Sunday, July 13, 2014

Parents updated on drug dangers

Program at Wyoming Valley West outlines trends, encourages drug-prevention discussions.

April 23. 2013 11:47PM

As part of the Safe Prom Pledge promotion, attorneys Gregory Fellerman and Edward Ciarimboli will present a $1,000 prize Friday to Crestwood School District for having the most students sign the pledge.

Students are asked to commit to a night free of drinking and driving. The program also educates students about the dangers of drinking and driving and the state laws pertaining to driving while intoxicated.

“The Safe Prom Pledge encourages young people to make good decisions during this season of celebration, which, we hope will last throughout their lives,” said Fellerman.

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PLYMOUTH – The battle to keep children safe from drugs and alcohol has changed, and Tina George from the Caron Counseling Services in Wernersville was at Wyoming Valley West High School on Tuesday night to give parents the most accurate information on the dangers.

An eye-opening fact, George said, is that most children might start using drugs at 8 or 9 years old, and become regular users by 12. The statement created an audible gasp from the roughly 80 people in the auditorium.

George, accompanied by Carmen Ambrosino, CEO of the Wyoming Valley Alcohol and Drug Services, Wilkes-Barre, and Jason Harlen, treatment supervisor at Wyoming Valley Alcohol and Drug Services, hosted the informational night.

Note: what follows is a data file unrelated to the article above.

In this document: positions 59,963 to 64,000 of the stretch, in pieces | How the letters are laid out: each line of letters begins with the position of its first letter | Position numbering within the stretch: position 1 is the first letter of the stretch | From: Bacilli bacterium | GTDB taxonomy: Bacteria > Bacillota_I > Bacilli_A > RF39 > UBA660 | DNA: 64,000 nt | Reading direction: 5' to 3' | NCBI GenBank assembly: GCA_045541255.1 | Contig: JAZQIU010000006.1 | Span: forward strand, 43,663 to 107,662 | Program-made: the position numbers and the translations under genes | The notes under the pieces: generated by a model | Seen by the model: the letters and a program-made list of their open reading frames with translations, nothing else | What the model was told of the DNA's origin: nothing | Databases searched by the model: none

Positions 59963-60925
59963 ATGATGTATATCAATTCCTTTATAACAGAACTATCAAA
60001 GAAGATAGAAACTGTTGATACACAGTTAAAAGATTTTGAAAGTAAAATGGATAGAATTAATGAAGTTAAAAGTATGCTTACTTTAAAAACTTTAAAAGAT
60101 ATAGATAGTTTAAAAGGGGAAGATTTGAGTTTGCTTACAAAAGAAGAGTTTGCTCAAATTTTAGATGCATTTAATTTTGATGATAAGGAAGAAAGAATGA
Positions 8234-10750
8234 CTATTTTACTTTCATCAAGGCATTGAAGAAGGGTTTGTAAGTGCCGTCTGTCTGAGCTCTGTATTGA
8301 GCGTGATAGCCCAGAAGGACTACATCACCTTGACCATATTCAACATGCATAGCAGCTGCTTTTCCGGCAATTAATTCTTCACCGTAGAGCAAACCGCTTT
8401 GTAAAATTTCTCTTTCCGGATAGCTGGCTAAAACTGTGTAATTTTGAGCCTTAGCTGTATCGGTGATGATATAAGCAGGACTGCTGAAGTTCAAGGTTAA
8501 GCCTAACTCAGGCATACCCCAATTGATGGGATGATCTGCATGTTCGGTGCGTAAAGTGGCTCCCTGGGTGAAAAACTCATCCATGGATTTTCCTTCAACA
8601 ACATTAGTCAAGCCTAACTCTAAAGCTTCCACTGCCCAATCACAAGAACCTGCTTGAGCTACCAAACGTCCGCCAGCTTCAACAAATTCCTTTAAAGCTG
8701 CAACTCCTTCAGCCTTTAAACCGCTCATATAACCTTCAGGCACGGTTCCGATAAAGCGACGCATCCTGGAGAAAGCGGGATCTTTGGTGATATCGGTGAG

George said it is a lot different today than it was in 2003. Underage binge drinking has declined and cigarette use has decreased for young people 12 to 17 years old, she said. From 2003 to 2011, even cocaine use has dropped from 2.3 million to 1.6 million users nationwide.

But the bad news is that the downward trend of marijuana and ecstasy use has been reversed. “Ecstasy use had almost doubled in 2011,” George said. “Have you heard of Mollies? It is another name for it.”

Over-the-counter drugs and prescription drugs are frequently abused by students in all 12 grades, and caffeine has widely become accessible. Thirty-one percent of 12-to-17-year-olds use them for the jolt-and-crash experience.

Often the drugs have a candy-like appearance, so it is very important to start discussing drugs and the importance of not sharing candy with other kids at a young age, George said. Conversations should grow with the child, she said.

“It is not a one-time discussion,” George said. “Talk with them about drugs frequently.”

Some of the best times to talk to kids are at dinner, in the car or before they go to bed, she said. Try not to approach them when they are tired, cranky or in a crowded area. “You are the most influential person on your child’s life,” George said.

Understanding the reasons behind the drug use could aid parents in preventing the debilitating cycle from starting. George said it can start from wanting to reduce stress, to be accepted, to lessen uncomfortable feelings and the belief that “everyone’s doing it.”

“Everyone is not doing it,” George said. “There are many that chose not to use drugs; that main deterrent is their parents.”

About 60 percent of high school students know which students will sell them drugs. Also, 54 percent of private-school students say their school is drug infected, she said. “I had to put that in,” George said. “I hear all too frequently parents saying they will put their child in a private school to get them away from drugs.”

Ambrosino and Harlen have seen area children and their families struggling with addiction.

“You need to find out what the root causes are behind the addiction,” Ambrosino said.

The struggle for control over the addiction is a long road. It often takes several treatments before the teens have it in check. Harlen said lots of parents want to be friends with their kids, but first they need to be parents.

“They are not bad kids, they just made a bad choice,” George said.

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